I shall begin with the example of a dog whose apparently touching juvenile affection was so exaggerated as to result in the positive caricature of a dog.  It was a dachshund named Kroki which I was given by a kind relation with no understanding of animals.  At time I was a small boy but already an active naturalist.  The dog was called Kroki  because the kind donor had first of all presented me with a crocodile, which in the absence of heating my terrarium, refused to eat, and which we therefore exchanged in the pet shop for the animal which bore the nearest outward resemblance to it! The dachshund was an aristocratic creature, long-bodied and short-legged– truly resembling a crocodile–and its pendulous ears literally trailed the floor. He was of an affecting friendliness, and greeted me on our first acquaintance as only a dog can greet a long lost master. Of course I was flattered, until it became clear that he greeted everyone else in the same manner.  He was obsessed with an overwhelming love of humanity which extended to all mankind.  He never barked at anybody and, even though he probably preferred my family and myself, he would readily follow a stranger if we did not happen to be available.

Now, this dachshund’s behavior is utterly unlike the dachshunds I’ve known, and my grandmother’s dachshund could have also been named after the archosaur. Unlike Lorenz’s dog, she not only had the crocodile’s body, she had the crocodile’s disposition as well. She barked at everyone, and I don’t know how many different people she  bit.  She bit me and all the other grandchildren, and as a result, I have a bit of fear of smooth dachshunds. I don’t have the same reaction with the other coats– the long-haired ones look like really strange golden retrievers– but if I see small smooth one, I get a bit nervous.

In the US, the dachshund is the “wiener dog.”  I have always thought this was a stupid name.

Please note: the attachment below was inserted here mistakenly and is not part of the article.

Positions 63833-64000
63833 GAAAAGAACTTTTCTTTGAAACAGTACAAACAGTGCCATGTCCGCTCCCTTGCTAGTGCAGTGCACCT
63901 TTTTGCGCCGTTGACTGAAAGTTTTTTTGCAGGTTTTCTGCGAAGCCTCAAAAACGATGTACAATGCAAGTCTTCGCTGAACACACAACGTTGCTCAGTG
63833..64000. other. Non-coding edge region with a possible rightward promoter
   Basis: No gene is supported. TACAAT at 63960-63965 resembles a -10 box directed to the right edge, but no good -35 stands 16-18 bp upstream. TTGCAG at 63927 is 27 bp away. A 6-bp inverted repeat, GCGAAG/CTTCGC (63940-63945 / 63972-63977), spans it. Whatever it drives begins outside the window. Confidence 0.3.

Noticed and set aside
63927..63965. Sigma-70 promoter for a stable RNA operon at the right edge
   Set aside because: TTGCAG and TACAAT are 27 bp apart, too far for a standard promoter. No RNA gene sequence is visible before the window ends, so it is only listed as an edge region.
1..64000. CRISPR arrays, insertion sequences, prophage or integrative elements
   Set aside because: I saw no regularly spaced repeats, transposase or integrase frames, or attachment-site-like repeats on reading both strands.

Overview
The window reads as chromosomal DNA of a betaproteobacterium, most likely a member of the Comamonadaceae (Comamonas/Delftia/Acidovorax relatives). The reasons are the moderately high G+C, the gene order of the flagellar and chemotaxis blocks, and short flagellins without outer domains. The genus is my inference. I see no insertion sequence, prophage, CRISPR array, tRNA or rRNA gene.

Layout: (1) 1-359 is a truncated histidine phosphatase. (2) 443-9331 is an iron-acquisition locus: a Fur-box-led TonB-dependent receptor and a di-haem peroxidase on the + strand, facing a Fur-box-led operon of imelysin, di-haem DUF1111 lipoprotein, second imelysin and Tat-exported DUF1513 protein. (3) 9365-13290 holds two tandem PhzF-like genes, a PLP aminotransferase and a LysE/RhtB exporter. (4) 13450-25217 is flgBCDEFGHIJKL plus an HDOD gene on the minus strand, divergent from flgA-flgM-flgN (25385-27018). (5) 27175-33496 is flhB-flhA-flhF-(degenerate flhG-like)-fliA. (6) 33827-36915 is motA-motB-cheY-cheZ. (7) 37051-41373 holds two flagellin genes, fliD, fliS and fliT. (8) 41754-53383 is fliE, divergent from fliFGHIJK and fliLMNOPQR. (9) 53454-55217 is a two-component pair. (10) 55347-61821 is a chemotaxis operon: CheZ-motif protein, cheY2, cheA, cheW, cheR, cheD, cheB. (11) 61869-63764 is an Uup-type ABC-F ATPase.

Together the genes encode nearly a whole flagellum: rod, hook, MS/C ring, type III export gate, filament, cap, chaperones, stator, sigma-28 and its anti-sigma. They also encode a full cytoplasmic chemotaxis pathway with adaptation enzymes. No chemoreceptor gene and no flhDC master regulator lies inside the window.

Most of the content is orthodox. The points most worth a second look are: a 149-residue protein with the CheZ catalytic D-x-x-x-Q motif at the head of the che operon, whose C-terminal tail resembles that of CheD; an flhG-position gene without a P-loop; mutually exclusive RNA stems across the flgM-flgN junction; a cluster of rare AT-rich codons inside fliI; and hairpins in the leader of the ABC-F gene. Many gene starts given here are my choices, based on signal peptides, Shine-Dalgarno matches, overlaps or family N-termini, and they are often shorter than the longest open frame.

Maybe a better name for them would be crocodile dog.

It fits them so much better!

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*Krokodil is also German for crocodile. Konrad Lorenz was Austrian and a German-speaker.

 

 

 

 

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neoteny and anti-semtism lorenz

Lorenz was a member of the National Socialist German Workers’ Party in 1939 when he drew this sketch to show the “degenerative” effects of domestication.

His “wild type” of human has exaggerated “Semitic” features.  He was a firm believer in Nazi “racial hygiene” policies, and although I’ve not found anything he ever wrote about Jews, this sketch speaks volumes about his views on that subject.

I don’t think I’m ever going to look at one of these diagrams showing pedomorphosis in domestic animals the same way again.

I find Lorenz’s later writings on dogs very insightful.

But he was a person of his time and culture.

***

I should note here that pugs are not “degenerated” because they are domesticated.

They are degenerated because they have been selectively bred by human caprice and vanity.

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I love this quote!

A bad debate tactic I’ve noticed that science denialists like to employ is to point out all the bad things a particular scientist believed as a way of discrediting the scientist and the science to which he or she contributed.